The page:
I participated in a round table discussion at Attack the System on gangs. I view them as proto-tribes; decentralized networks of autonomous clicks and sets that share a common culture and history within a wider gang “nation” such as the Bloods, Crips, Surenos, Nortenos, Folk Nation, People Nation, etc. Native Tribes are likewise decentralized networks of autonomous bands, clans and villages that share a common culture and history within a wider tribal nation such as the Tlingit, Salish, Sioux, etc.
When speaking of the revolutionary potential of such organizations we have to realize that any talk of tribal sovereignty is empty unless it recognizes that autonomy has almost always existed in tribes at the clan, village and band level.
July 14, 2013
ATS senior editors Miles Joyner, Vince Rinehart, and Keith Preston discuss the political potential of organized outlaws.
- The misperception of gangs as a distinctively lower class social phenomenon.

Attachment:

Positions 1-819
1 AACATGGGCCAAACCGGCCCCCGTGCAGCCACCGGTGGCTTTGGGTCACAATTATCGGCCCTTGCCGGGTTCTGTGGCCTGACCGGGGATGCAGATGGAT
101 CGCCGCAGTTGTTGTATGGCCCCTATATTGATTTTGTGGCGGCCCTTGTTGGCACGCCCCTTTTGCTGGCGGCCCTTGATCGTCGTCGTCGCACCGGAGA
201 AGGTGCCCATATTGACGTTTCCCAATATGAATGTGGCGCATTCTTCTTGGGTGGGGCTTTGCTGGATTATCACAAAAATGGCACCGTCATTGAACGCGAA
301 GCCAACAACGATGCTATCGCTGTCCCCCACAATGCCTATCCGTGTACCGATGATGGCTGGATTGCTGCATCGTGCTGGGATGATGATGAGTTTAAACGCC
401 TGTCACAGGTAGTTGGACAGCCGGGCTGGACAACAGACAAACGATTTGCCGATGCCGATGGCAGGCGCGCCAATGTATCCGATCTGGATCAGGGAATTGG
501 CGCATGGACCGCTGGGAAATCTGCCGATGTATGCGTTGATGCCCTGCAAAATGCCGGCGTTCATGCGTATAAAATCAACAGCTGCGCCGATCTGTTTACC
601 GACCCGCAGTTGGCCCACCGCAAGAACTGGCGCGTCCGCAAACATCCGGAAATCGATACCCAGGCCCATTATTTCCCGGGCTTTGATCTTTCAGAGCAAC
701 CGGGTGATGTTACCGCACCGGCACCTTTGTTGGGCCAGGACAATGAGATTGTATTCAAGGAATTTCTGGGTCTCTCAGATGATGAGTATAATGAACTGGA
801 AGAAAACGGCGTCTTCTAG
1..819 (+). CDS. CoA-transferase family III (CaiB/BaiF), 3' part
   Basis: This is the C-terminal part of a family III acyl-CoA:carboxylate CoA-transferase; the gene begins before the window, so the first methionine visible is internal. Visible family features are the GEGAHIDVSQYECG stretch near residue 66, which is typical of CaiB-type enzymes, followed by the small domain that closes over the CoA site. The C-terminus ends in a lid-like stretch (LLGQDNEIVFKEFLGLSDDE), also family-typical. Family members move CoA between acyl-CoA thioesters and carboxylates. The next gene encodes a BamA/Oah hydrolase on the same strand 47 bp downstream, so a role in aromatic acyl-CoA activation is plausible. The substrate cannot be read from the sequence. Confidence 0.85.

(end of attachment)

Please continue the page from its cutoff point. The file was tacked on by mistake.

- The enormous size of the gang population in the United States.
- Gangs as a form of stateless tribal networks and models of fourth generation warfare organizations.
- Past efforts at the political organization of gangs.
- The role of gangs in past rebellions such as the 1992 West Coast uprisings.
- Why the lumpenproletariat has surpassed the traditional proletariat as the basis of class struggle.
- The relationship between gangs and ethno-identitarian movements.
- Gangs as source of streetfighters during revolutionary struggle.
- The criteria needed for effective protest movements.
- How a militant minority of passionate opinion-holders can affect society way beyond their numbers.
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